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Tasks: The Origins of British Accents

LK20
A map of Britain showing its different dialect groups

Dialects in Britain

Word origin:

Test yourself: where do you think these words are from?

Listening exercise:

Work together in pairs or small groups. Listen to the recordings that we have chosen for you and discuss how the accents differ.

Of course, you don’t have to listen to the entire recording. Try, however, to pay attention to the following:

  • the intonation of the dialect: the rise and fall of the voice, especially at the end of sentences.

  • Is there a distinct use of vowels or consonants?

  • Are there any specific words that stand out? Any words that are non-standard?

  • Which ones are the easiest and most difficult dialects to understand? Why?

  • Is it a rhotic or non-rhotic dialect? Is the /r/ always pronounced or only in some positions of a word?

Rhotic = /r/ can be heard in all the places where it is found in the spelling, e.g. 'car', 'park', 'farmer' - /r/ is pronounced.

Non-rhotic = /r/ is only pronounced if the next sound is a vowel, and never at the end of words, e.g. 'car', 'park', 'farmer' - /r/ is not pronounced.


Underneath each recording, you will find a transcript that might be helpful if you are looking for unique words or sentence structures.

Audio recordings of different accents

Audio 1: Received pronunciation: Link to audio recording in the British Library Collection.

Audio 2: Geordie accent (Newcastle): Link to audio recording in the British Library Collection.

Audio 3: Brummie accent (Birmingham): Link to audio recording in the British Library Collection.

Audio 4: Scouse accent (Liverpool): Link to audio recording in the British Library Collection.

Audio 5: Belfast accent (Norther Ireland): Link to audio recording in the British Library Collection

Audio 6: Glaswegian English (Scotland): Link to audio recording in the British Library Collection

Audio 7: Cockney accent (London): Link to audio recording in the British Library Collection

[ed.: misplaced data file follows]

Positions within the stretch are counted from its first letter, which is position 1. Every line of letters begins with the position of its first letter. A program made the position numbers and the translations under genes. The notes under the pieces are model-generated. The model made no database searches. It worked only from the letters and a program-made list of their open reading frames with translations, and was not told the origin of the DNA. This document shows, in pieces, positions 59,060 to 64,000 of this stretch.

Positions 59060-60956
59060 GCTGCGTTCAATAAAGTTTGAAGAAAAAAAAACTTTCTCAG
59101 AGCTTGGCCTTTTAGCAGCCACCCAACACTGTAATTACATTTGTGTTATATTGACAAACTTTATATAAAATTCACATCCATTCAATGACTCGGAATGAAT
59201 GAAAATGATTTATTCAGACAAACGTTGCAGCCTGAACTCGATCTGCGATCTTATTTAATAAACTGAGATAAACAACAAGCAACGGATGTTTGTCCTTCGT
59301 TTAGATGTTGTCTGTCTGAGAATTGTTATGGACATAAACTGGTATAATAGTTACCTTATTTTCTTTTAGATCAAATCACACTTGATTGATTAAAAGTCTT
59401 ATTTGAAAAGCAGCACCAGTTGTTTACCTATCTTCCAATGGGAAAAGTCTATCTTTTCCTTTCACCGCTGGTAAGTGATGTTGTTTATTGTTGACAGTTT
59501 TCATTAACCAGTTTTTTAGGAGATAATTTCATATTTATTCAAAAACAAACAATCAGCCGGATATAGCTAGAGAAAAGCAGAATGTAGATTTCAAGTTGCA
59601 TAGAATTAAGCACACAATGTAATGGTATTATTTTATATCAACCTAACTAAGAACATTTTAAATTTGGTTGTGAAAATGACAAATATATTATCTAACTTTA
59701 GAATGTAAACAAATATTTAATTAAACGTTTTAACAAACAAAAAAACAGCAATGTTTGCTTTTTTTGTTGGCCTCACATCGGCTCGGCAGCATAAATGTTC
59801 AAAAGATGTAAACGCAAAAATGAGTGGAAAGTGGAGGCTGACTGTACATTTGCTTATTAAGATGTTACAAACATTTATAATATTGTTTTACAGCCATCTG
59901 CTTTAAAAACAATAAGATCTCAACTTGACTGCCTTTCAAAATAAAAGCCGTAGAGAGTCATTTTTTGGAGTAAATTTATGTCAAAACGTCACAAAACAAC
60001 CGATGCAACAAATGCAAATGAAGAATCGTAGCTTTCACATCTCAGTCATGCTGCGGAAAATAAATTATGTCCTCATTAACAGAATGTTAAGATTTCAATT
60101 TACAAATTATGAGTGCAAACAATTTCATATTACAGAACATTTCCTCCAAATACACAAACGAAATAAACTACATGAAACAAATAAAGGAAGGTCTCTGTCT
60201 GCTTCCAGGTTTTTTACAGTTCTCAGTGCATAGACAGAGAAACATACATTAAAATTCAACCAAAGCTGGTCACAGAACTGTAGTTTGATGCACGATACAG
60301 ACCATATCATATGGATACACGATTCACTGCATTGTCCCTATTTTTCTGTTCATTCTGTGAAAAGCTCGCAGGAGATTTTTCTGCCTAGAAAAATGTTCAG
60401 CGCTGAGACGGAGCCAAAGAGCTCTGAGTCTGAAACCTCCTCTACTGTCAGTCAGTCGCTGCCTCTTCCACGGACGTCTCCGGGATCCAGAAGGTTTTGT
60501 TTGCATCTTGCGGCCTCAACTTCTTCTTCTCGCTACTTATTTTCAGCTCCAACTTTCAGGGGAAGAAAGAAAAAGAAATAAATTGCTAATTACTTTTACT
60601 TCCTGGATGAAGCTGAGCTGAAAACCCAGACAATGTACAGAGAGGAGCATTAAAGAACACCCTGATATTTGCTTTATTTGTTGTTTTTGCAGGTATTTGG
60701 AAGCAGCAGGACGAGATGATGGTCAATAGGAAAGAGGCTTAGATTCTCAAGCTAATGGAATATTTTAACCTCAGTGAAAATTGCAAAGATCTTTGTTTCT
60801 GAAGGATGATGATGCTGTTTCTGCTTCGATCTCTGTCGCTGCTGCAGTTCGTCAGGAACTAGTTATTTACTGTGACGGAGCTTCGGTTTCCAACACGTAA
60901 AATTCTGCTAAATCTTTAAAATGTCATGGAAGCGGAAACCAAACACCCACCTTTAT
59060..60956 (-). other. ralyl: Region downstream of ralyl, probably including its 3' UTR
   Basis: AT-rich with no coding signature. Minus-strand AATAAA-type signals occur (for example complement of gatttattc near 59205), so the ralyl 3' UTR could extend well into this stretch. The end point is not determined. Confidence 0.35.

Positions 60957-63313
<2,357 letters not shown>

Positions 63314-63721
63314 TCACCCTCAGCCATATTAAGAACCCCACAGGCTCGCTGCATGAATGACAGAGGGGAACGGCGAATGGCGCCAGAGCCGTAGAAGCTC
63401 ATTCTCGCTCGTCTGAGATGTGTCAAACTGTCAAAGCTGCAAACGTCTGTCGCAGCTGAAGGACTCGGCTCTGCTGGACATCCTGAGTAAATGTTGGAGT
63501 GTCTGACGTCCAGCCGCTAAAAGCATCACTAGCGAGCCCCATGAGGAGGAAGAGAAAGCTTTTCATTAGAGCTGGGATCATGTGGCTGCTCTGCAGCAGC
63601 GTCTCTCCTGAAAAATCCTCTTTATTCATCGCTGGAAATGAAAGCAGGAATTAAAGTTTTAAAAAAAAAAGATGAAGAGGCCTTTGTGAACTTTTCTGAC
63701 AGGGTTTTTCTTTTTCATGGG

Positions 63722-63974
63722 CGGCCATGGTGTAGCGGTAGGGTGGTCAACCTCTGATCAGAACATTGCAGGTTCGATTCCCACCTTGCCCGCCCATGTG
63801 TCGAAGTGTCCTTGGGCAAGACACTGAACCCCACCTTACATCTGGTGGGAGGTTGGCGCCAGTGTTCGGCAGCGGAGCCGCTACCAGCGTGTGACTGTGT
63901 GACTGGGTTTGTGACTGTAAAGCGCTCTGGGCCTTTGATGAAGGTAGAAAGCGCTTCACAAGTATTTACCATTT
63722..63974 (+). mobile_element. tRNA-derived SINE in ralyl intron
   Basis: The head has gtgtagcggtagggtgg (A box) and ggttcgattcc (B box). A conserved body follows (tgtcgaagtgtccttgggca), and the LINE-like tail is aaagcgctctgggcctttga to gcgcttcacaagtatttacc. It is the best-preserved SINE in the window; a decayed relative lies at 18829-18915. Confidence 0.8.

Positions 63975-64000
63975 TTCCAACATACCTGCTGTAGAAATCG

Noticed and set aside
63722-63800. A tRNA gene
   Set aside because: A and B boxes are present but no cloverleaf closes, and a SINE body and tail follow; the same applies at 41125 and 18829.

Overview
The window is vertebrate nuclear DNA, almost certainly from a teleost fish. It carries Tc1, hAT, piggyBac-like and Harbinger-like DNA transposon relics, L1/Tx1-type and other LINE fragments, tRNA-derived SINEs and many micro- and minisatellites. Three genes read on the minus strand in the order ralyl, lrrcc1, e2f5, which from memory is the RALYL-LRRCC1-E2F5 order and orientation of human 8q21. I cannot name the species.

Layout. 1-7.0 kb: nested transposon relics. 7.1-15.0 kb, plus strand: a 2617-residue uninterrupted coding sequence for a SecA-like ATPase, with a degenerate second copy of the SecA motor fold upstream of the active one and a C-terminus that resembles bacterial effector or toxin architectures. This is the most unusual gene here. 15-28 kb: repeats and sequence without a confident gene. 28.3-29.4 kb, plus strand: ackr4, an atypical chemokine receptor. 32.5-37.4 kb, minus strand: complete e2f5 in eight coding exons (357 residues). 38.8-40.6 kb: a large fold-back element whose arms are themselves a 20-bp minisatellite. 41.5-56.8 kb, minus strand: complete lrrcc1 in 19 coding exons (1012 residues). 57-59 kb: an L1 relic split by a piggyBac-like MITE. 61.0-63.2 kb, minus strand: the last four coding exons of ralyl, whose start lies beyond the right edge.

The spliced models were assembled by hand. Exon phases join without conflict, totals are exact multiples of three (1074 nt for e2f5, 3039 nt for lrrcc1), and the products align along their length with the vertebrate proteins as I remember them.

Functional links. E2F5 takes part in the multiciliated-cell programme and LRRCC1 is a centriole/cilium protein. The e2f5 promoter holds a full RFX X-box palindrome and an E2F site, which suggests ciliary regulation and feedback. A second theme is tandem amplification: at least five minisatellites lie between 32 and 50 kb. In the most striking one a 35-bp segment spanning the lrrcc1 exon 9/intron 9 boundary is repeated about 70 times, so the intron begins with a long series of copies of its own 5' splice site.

If you want to listen to other British dialects you will find more here: Link to interactive map of British dialects and accents on google.com.


Dig deeper:

Make a presentation about one of the British dialects in the list below. We have provided you with two articles that could be useful for each dialect, but you should also try to find your own sources.

Your presentation should include information about the origin of the dialect and where it is spoken. Also include information about intonation, vocabulary, and grammatical structures that are unique to your dialect.

Information about different British dialects

RP:
British Library: Received Pronunciation
RP or Received Pronunciation – the characteristically British accent

Geordie:
British Library: Geordie: A regional dialect of Britain
The British Geordie Dialect – From Another Planet?

Brummie:
Why is the Birmingham accent so difficult to mimic?
Birmingham accent: Linguistic features

Scouse
British Library: Scouse dialect
Pronunciation Studio: Scouse - the Liverpool Accent

Northern Ireland
British Library: Accents and dialects of Northern Ireland
British voice over: Guide to a Northern Irish accent

Scotland
Scots Language Centre: Dialect word lists and grammatical features
British Library: Accents and dialects of Scotland

Cockney
Britannica: Cockney
The School Of British Accents — Learn The Cockney Accent

Quiz:

Do you have a British accent? Try this quiz to find out what part of the United Kingdom you most sound like you're from.

Link to quiz: Talking British.



Sist oppdatert 12.04.2021
Skrevet av Karin Søvik

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